Ensuring cut “Echoes Of Birmingham” is a bit out of place, although not musically but rather from a song title standpoint.  With previous song titles hinting of legends, lore, epic journeys and marauding barbarians, the group all of a sudden gives us “Echoes Of Birmingham”.  Where did they get this?  In all seriousness, the song is the albums lone instrumental and a good one at that in again highlighting the Jacobs Dream penchant for guitar harmonies but within an elevated tempo (and melodic) framework.

“Into The Night” finds Jacobs Dream drawing upon traditional metal to weave what amounts albums most straightforward and no-nonsense cut.  What you see is what you get: guitars that dominate; low end that churns; blistering guitar leads; and seething front to back momentum.  Melody, however, is not overlooked as found in another catchy refrain.  I can see Saint doing something like this.

Aptly entitled “Combustion” proves a speed metal mauler with a twist (sort of like “Black Souls”, another TOW cut).  The song sets out at breakneck speed from the start, storming through its tumultuous verses to Gary Holtzman’s heavy-footed drumming but also contrasting as it slows to a near doom like romp for a refrain that repeats the songs title in splintering fashion.  Instrumental passages follow a similar pattern in starting out uplifting only to taper at the end. 

Sea Of Destiny hits its stride with “Lady Of Sorrows”, a dark and ominous cut that skirts mid-tempo territory with its bottom heavy low end.  Also, ranking alongside the albums heavier material, the song trounces with its aggressive demeanor all the while allowing a lighter touch as wistful keyboards accent in the distance.  Elevating the creativity is James Evans’ grooving bass line. 

“Down” represents a return to the up-tempo with its pounding drum mindset and intense riffing.  Despite the single-minded heaviness, enough melody presents itself to circumvent any overriding repetitiveness (once more, refrain stands out with its melodic qualities).  In the end, what we have is the type of quality deep cut that makes an already very good album that much better.

Jacobs Dream wears its technical acumen on its sleeves on “Embers Of Torment”, what in my opinion is albums best track.  Wright gets things going with a fitting falsetto but otherwise sings his guts out on a cut that proves abundant emotion manifest, as melodies galore align with the eloquent if not moving scene, and heaviness elevates itself in the form of guitar that bind themselves to the front of the mix.

Album closes to two numbers in “Crucible” and “Truth” that while good I rate a notch below the albums better material.  Former is a thickly set plodder that reflects upon doom metal (with occasional leanings towards the forthright) and latter an upbeat work that mirrors a lighter and more melodic aspect (although still falling within power metal territory).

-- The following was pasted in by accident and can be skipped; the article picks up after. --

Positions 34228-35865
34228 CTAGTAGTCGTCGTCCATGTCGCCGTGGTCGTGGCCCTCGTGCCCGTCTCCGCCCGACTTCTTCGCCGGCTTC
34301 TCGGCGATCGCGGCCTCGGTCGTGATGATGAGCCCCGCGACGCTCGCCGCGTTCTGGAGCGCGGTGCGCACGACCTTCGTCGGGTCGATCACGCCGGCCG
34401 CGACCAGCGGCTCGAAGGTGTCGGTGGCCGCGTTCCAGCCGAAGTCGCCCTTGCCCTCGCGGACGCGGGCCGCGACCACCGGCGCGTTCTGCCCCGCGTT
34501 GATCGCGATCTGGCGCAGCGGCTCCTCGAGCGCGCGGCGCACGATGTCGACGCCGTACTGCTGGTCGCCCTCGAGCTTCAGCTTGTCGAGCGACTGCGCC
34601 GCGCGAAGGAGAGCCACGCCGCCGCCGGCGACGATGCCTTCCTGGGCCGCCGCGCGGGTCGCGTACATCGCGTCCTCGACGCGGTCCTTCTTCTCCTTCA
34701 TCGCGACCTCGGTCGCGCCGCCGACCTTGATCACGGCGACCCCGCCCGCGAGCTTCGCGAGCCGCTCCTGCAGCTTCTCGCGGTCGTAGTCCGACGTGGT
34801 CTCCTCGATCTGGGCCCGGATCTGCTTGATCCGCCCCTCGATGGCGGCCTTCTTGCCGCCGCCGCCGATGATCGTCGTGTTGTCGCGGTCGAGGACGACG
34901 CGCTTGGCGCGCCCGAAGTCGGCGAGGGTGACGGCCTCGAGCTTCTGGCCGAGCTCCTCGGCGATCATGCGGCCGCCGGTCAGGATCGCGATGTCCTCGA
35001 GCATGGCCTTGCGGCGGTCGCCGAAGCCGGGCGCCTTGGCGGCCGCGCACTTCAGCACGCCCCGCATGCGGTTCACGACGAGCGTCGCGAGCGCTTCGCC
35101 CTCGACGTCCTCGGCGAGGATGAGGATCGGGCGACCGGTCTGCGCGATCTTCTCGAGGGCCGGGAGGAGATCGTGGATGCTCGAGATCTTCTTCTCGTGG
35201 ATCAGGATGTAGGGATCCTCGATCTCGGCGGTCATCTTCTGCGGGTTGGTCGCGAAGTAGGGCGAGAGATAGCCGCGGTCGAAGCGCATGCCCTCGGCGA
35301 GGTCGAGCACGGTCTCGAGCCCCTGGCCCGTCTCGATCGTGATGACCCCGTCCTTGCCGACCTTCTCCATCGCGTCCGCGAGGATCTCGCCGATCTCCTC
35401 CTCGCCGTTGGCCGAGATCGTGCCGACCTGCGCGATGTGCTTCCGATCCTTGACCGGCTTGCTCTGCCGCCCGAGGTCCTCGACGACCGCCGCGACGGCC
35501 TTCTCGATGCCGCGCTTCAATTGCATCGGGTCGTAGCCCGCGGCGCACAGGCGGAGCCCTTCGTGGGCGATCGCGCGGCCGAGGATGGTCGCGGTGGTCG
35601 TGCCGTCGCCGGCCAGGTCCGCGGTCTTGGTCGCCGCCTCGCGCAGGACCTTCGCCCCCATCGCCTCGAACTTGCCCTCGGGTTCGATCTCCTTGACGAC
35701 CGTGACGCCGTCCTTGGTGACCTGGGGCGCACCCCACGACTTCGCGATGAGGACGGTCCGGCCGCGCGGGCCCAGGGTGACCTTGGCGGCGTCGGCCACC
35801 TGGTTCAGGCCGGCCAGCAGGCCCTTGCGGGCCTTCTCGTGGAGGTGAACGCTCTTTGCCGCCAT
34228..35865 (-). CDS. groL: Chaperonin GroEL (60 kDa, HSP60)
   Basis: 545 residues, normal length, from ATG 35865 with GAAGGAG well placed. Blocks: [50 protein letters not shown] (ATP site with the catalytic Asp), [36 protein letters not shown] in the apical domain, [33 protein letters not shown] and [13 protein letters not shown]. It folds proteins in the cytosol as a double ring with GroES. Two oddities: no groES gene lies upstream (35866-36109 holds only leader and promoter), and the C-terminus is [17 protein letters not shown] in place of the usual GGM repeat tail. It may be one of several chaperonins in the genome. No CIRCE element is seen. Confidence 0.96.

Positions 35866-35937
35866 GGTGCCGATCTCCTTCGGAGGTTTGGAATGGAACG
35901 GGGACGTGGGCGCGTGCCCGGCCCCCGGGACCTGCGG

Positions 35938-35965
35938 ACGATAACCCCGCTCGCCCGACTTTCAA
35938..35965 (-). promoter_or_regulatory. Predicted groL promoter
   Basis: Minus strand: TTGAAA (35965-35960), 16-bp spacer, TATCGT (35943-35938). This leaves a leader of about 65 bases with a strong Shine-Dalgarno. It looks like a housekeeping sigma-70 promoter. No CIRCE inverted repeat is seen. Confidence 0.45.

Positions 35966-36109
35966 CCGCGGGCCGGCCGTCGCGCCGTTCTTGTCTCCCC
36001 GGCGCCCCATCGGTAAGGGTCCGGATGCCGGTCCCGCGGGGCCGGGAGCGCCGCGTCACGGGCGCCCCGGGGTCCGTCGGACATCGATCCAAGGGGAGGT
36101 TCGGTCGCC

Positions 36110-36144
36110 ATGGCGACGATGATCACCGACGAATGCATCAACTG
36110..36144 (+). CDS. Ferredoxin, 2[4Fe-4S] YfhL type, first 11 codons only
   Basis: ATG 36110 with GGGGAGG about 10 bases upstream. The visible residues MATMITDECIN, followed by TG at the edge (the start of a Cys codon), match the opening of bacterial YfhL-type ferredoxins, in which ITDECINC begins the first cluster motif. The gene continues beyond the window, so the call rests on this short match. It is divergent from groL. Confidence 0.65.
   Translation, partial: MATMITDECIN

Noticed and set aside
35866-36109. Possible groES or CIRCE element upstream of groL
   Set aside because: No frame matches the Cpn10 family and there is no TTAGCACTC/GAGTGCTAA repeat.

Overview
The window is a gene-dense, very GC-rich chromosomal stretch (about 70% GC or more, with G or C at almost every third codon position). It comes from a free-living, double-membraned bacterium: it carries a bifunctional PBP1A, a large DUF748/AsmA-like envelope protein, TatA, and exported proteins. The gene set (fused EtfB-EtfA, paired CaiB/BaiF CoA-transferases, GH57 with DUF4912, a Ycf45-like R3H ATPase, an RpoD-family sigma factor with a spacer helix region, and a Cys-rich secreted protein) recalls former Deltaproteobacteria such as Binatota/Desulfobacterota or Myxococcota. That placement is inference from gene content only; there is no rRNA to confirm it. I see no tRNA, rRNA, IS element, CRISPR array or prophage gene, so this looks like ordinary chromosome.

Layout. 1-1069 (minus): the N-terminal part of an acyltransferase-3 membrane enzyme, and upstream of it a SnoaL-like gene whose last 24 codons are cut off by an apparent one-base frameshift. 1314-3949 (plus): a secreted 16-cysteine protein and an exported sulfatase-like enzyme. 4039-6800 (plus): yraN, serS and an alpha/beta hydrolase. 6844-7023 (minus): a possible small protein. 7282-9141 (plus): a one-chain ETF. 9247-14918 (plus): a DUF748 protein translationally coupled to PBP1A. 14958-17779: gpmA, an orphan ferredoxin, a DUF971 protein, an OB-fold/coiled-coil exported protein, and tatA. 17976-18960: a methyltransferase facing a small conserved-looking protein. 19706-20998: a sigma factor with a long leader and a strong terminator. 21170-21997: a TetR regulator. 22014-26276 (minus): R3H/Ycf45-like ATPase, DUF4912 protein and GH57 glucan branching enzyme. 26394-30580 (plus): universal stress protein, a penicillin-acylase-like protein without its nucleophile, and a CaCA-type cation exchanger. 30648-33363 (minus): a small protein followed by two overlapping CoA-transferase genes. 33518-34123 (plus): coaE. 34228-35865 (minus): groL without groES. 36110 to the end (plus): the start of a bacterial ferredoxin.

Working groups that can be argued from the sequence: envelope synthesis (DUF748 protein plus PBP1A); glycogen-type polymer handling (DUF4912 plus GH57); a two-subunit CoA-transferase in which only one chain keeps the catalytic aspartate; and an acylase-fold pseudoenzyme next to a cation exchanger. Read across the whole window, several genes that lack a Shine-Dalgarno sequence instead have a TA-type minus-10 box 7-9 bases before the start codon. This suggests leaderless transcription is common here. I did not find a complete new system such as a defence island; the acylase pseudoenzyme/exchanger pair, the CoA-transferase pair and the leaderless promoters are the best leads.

One of the main byproducts to the eight-year delay between albums is solving any production misgivings to the past in that Sea Of Destiny is the finest sounding Jacobs Dream album since TOW.  It also improves upon packaging (in comparison to other independent release Dominion Of Darkness) with its becoming cover art and mini booklet featuring band photos, liner notes, etc.  Lone complaint is that lyrics, printed in a thin white font over a black ground, are difficult to read without aid of a magnifying glass, which I do not possess.  That said, for those wondering Jacobs Dream does not necessarily fall under the Christian band heading, but rather most refer to them as a ‘band of Christians’ instead.   

I began my 85% review of Dominion Of Darkness by suggesting the history of Jacobs Dream can best be described as a ‘tale of two eras’, with the first featuring David Taylor and second Chaz Bond.  With Kevin Wright on board, however, one might suggest a third era exists, but alas Wright failed to develop a similar type legacy as his predecessors in that he departed the group in the wake of Sea Of Destiny, which left the door open for the return of Taylor.  Hence, how Jacobs Dream has gone full circle in terms of its vocalist history.

As for Sea Of Destiny, the group has created a work that while not quite on the same level as BTS (at least my opinion) proves a solid US power metal album all the same.  When placed alongside, the high end vocals to Wright better bring to mind the groups two David Taylor fronted albums as opposed to those that followed to feature the lower register Chaz Bond.  Either way, there is some very notable material here - albums title track, “Lady Of Sorrows” & “Embers Of Torment” ranking with my favorites - that proves the Jacobs Dream songwriting abilities remain in prime form.  Looking ahead, I anticipate only good things from the group with the return of David Taylor but lets also hope it is not another eight long years between albums!     

Review by Andrew Rockwell

Track Listing: “Where Vultures Gather” (6:17), “Cry The Viking” (5:02), “Independence” (5:32), “Sea Of Destiny” (5:37), “Echoes Of Birmingham” (3:11), “Into The Night” (5:19), “Combustion” (4:34), “Lady Of Sorrows” (5:12), “Down” (4:06), “Embers Of Torment” (6:25), “Crucible” (3:58), “Truth” (3:51)

Kevin Wright - Lead Vocals
John Berry - Guitars
John Noble - Guitars
James Evans - Bass
Gary Holtzman - Drums